where V is either one of the imputed variables (X1 or X2), Vtrue is the original vector of true values, Vimp is the data vector after imputation, and the mean and standard deviation are computed over all the data values;
where Xtrue and Ximp are the true and imputed data matrix, respectively, and the mean and variance are computed only over the missing values.
Pearson correlation coefficients were also estimated for certain data scenarios when investigating the influence of imputation on the relationships between imputed variables. If the two parallel algorithms are equivalent and valid, then their imputation results should not be dissimilar with the sequential algorithm in imputation accuracy for all four criteria.
Figure 1: Number of iterations for different parallel modes in different data generation settings and missing patterns.
The results from three different parallel strategies showed variations in iteration numbers, relative bias of sample mean, relative differences of standard derivation and regression estimates in linear regression data scenario. However, such differences showed correlated relationship with different data scenarios.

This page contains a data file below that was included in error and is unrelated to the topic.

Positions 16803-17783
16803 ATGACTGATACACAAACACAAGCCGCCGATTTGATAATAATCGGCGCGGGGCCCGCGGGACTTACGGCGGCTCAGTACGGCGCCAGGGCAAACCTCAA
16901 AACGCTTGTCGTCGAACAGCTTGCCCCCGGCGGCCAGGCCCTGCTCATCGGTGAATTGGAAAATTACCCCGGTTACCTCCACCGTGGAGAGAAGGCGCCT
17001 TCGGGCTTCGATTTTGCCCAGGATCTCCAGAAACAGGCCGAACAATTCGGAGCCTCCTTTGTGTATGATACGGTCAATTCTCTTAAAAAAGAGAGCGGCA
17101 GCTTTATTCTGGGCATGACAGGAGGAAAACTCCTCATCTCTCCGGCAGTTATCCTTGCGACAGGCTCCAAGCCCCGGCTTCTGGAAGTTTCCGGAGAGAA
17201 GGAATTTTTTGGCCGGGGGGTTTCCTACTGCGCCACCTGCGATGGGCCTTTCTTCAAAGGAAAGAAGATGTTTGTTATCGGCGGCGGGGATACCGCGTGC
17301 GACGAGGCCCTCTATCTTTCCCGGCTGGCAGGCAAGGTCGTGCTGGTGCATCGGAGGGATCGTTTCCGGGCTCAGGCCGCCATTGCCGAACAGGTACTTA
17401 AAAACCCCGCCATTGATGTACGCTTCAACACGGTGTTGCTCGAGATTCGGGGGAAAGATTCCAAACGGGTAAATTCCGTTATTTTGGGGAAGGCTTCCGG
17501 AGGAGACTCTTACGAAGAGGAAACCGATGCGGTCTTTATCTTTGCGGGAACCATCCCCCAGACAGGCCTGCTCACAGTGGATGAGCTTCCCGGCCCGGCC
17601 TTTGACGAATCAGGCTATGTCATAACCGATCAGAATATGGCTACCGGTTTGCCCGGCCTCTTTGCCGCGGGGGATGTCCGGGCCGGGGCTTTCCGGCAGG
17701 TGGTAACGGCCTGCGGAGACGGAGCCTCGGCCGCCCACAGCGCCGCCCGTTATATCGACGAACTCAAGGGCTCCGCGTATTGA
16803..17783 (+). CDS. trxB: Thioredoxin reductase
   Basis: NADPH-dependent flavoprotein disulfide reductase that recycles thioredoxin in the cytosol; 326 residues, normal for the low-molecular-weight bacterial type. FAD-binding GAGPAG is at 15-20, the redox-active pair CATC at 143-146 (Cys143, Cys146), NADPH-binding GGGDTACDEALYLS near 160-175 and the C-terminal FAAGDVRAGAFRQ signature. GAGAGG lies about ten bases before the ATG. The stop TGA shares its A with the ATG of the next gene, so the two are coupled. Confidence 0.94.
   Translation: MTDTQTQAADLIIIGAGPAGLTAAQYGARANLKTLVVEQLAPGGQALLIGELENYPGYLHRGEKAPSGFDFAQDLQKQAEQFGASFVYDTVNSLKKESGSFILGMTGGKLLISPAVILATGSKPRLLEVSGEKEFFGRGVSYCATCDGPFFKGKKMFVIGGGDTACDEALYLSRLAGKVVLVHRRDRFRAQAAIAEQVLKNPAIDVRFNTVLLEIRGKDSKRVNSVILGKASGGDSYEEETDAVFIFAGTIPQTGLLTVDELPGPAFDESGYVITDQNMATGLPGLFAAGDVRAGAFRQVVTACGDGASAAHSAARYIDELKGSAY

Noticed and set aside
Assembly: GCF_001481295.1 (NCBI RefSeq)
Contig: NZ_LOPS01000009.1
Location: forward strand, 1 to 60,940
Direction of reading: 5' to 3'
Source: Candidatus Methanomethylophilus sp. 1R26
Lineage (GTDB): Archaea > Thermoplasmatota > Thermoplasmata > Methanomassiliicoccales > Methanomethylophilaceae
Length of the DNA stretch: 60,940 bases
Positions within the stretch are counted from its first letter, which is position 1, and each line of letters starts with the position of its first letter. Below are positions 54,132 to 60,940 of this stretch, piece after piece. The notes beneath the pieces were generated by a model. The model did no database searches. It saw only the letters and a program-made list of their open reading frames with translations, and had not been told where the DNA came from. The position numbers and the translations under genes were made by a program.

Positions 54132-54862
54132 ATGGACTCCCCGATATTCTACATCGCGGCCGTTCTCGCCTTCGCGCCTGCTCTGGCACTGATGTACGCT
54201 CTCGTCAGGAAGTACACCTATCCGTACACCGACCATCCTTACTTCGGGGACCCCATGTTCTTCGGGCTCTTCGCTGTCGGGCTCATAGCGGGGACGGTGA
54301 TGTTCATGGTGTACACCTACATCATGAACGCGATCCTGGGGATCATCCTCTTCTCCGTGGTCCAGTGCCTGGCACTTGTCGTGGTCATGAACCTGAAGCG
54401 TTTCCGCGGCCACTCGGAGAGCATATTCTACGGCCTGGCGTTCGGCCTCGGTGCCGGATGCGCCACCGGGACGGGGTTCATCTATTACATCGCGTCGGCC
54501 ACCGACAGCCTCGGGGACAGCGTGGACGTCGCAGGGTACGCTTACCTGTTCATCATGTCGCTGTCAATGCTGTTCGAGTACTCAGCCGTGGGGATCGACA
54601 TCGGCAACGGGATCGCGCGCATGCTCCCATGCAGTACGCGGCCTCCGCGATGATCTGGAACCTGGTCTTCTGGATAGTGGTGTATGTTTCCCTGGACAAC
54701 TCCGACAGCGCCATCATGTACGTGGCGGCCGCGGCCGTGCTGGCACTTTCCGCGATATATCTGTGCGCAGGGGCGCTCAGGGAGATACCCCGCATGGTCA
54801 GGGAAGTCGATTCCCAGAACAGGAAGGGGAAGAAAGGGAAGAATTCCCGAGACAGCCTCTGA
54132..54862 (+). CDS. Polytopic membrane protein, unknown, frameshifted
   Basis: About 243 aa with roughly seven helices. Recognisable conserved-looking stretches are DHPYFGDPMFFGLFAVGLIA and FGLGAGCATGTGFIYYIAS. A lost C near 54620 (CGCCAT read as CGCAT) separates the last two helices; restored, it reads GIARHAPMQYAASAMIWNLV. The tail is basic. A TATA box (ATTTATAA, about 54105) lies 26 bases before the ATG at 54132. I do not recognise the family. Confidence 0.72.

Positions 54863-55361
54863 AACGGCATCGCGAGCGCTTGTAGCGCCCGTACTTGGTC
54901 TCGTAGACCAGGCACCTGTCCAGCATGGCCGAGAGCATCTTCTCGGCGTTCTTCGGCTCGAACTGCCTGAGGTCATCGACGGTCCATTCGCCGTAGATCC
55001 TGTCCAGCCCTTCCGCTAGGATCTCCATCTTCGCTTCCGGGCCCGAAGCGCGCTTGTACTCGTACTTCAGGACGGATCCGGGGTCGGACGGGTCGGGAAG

The number of iterations of imputation with the “variables” parallel strategy was very different (p<0.001 across all scenarios, Fisher’s exact test) from the other two strategies for all eight data scenarios, while sequential imputation and parallel “forests” strategies were more similar. For the parallel “forests” and sequential strategies, most imputation runs stopped at two to four iterations with only a small number of runs (<0.25% overall) reaching the maximum number of ten loops. For the “variables” parallel imputation, however, imputation often require larger number of iterations even for data with one missing cell per observation (median no. of iterations=3, 4 for two missing cells, one missing cell, respectively). Note also that with two missing cells per observation, an exceedingly large proportion of runs (26.5%) stopped at the maximum iteration number for the “variables” strategy. For ranger and randomForestSRC implementations, most runs stopped at 4 or 5 iterations, and showed different patterns compared with original missForest implementations (Figure 1).
Relative bias of sample mean